As such, it’s going to look very conspicuous if the US is this person does not file a form 8300 and tries to make the argument that he suddenly received five different $4000 payments from various branches throughout Malaysia into his account during the same week.
Like anything involving the Internal Revenue Service, there are always exceptions. But, with these exceptions it should be noted that they are very specific. Therefore, before you decide to rely upon one of these exceptions is important to speak with an international business/tax attorney to make sure you have a solid idea of what the exception is to make sure that you fall outside of the reporter’s.
Received Payments Abroad? Remember FBAR & FATCA
Depending on the facts and circumstances of your situation and your business you may be able to avoid reporting by receiving the cash transaction entirely outside of the United States. There are nuances to this rule, so it is important to be cautious if you’re going to rely upon.
With that said, it is also important to note that the business and/or the owner will have other reporting requirements in accordance with the Internal Revenue Service, FATCA and FinCEN.
The most important reporting requirements usually involve the following:
An FBAR statement is a Report of Foreign Bank and Financial Accounts form. It is electronically filed annually with the Department of the Treasury online. Before this year (2016) the form had to be filed no later than June 30th of the current tax year in order to report the accounts for the prior tax year (File in 2015 to report the 2014 Maximum Account Balances). The law is changing in 2016 which will be applicable in 2017, and will have an April, 2017 due date.
An FBAR is required to be filed when a person or business (explained below) has an annual aggregate total of foreign accounts that exceeds $10,000 on any day throughout the year. It does not matter if all that money is in one account or if a person had 11 accounts with $1000.00 in each account. Once your overseas foreign accounts exceed $10,000, it is now time to report all of the foreign accounts.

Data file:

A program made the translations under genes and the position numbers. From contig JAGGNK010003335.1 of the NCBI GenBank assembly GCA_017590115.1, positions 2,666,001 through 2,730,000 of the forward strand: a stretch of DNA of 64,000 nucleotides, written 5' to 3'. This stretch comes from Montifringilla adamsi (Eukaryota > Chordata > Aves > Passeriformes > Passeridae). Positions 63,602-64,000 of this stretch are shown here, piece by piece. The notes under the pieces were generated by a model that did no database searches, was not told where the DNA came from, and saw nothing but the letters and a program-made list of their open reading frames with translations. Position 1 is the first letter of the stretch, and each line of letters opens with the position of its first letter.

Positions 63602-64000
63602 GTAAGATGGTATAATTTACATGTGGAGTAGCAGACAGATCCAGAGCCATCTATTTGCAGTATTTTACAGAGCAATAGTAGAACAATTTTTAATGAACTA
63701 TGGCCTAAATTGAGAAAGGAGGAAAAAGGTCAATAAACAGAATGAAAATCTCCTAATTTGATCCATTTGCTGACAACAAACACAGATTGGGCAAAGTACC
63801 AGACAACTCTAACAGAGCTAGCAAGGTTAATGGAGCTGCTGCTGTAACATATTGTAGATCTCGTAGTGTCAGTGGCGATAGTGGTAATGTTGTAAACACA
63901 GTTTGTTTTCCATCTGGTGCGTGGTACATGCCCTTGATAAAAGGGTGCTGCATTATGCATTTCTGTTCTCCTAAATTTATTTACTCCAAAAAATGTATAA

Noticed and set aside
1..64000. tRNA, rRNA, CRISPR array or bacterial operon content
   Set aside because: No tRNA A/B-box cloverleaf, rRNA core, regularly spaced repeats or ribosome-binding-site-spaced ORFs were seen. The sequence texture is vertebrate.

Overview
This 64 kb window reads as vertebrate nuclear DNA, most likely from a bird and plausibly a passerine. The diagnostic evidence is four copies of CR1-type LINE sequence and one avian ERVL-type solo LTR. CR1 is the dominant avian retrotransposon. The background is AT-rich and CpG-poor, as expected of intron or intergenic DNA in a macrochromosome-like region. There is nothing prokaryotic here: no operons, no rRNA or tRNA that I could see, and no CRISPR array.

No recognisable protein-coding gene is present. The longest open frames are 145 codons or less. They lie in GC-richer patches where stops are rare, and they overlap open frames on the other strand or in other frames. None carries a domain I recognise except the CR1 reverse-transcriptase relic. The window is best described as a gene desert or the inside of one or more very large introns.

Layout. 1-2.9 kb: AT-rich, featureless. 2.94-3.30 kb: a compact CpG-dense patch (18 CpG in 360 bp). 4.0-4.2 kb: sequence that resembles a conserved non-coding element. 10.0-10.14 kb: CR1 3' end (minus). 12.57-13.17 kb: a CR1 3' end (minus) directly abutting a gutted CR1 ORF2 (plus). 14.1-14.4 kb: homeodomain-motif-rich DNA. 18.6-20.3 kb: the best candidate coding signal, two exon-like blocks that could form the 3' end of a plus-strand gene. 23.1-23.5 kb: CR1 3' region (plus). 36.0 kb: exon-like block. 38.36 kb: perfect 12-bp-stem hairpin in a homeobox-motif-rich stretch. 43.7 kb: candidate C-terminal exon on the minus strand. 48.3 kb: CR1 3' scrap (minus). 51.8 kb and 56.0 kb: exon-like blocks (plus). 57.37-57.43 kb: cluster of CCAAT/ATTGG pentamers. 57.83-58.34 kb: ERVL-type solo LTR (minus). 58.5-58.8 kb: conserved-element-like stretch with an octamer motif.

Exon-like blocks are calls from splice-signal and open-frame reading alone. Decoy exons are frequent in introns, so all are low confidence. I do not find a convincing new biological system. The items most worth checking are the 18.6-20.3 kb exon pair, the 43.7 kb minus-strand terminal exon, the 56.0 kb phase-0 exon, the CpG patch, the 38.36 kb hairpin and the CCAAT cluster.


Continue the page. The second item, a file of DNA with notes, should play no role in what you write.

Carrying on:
You are required to report the maximum balance throughout the year. If you do not have the maximum balance available, you can mark the box that notes the Max balance is unavailable — or alternatively you can use the best value you have, and then note that information on the FBAR.
IRS form 8938 is a form developed to ensure individuals with Specified Foreign Financial Assets get into compliance by disclosing their foreign assets and information to the IRS. The form is “average” when it comes to complexity of IRS forms. It generally only requires an individual to identify, list, and report assets and accounts (under certain scenarios) to the IRS.
Please keep in mind that certain items that may need to be reported on other forms such as a FBAR may not need to be included on form 8938. Likewise, certain items that you did not have to report on the FBAR, will need to be reported on form 8938.
FBAR & FATCA Penalties
The penalties for these failing to comply reporting rules are severe. And, the IRS believes you acted willfully or with reckless disregard trying to set up a payment scheme outside of the US in order to avoid reporting, but then do not report properly under the foreign account reporting rules – you could become subject to a 100% in a multiyear audit for the FBAR Alone.
In other words, be careful.
Form 8300 Penalties
As provided by the IRS: You may be subject to penalties if you fail to file a correct and complete Form 8300 on time and you cannot show that the failure was due to reasonable cause. You may also be subject to penalties if you fail to furnish timely a correct and complete statement to each person named in a required report.
A minimum penalty of $25,000 may be imposed if the failure is due to an intentional or willful disregard of the cash reporting requirements.
Penalties may also be imposed for causing, or attempting to cause, a trade or business to fail to file a required report; for causing, or attempting to cause, a trade or business to file a required report containing a material omission or misstatement of fact; or for structuring, or attempting to structure, transactions to avoid the reporting requirements.
These violations may also be subject to criminal prosecution which, upon conviction, may result in imprisonment of up to 5 years or fines of up to $250,000 for individuals and $500,000 for corporations or both.
Out of Compliance – IRS Offshore Disclosure
If you or your business are already out of compliance, and the non-compliance involves foreign accounts, it is important to try to get back into compliance as quickly as possible. The Internal Revenue Service in US government as a whole has made offshore compliance a key enforcement priority.
One of the best and safest ways to get the compliance is through IRS offshore disclosure.
We Can Help You.